|dc.description.abstract||For most degree programmes in third-level education, the primary form of assessment is by written work submitted by the student to an assessor, either through formal, time-limited examinations or take-home essays.
This research examines a sample of the take-home essays from a selection of students in a single cohort within a degree programme in Mary Immaculate College, Limerick. This research focuses on philosophy modules taken by the students, and in particular a set of essays written for a single assessor. These essays form a corpus of 94 texts submitted at six different points over the course of a degree programme.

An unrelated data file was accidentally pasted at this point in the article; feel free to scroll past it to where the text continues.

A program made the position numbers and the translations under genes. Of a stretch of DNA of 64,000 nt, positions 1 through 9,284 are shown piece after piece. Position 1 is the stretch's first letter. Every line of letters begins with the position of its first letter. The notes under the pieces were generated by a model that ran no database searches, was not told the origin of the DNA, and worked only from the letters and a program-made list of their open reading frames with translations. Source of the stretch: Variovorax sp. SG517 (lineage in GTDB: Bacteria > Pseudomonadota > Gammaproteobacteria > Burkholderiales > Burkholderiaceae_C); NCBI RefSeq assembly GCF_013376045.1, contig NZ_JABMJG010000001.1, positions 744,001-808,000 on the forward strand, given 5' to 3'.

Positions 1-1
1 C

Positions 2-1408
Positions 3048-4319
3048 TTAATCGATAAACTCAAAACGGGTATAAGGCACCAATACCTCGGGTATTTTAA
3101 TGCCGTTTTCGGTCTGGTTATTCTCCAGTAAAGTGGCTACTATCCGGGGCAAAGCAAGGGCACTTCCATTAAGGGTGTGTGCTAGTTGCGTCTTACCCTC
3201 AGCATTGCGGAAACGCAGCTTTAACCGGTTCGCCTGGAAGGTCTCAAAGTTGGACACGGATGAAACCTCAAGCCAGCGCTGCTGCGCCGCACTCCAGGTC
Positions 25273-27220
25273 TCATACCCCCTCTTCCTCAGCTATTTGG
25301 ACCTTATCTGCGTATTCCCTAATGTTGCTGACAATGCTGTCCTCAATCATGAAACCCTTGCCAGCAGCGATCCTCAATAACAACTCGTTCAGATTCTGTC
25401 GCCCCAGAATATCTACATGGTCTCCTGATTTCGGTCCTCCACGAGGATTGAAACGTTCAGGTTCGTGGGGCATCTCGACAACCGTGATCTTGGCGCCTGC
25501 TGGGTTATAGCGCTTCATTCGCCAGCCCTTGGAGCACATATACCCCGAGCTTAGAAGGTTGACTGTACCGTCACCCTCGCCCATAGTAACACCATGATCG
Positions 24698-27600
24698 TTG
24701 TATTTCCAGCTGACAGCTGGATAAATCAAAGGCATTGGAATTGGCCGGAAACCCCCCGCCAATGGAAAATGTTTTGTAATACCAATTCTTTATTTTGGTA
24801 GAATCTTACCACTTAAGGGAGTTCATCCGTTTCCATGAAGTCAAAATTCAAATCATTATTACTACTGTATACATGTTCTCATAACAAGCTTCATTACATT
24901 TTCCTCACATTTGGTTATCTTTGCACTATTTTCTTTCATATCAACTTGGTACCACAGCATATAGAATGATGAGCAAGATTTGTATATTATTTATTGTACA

By looking at the use and distribution of linguistic items, this research shows that change in the writing of the students displays an apparent randomness and is not linear. Each text within the corpus is unique and each individual writer responds to the influences of genre, task and audience in unique ways. This unique response is because the essay texts are composed through a set of instantial decisions by the writers. It is argued that this uniqueness, apparent randomness and non-linear change is best understood by viewing the change in writing over the course of the degree as a dynamical system that closely approximates that advocated by chaos theory.||en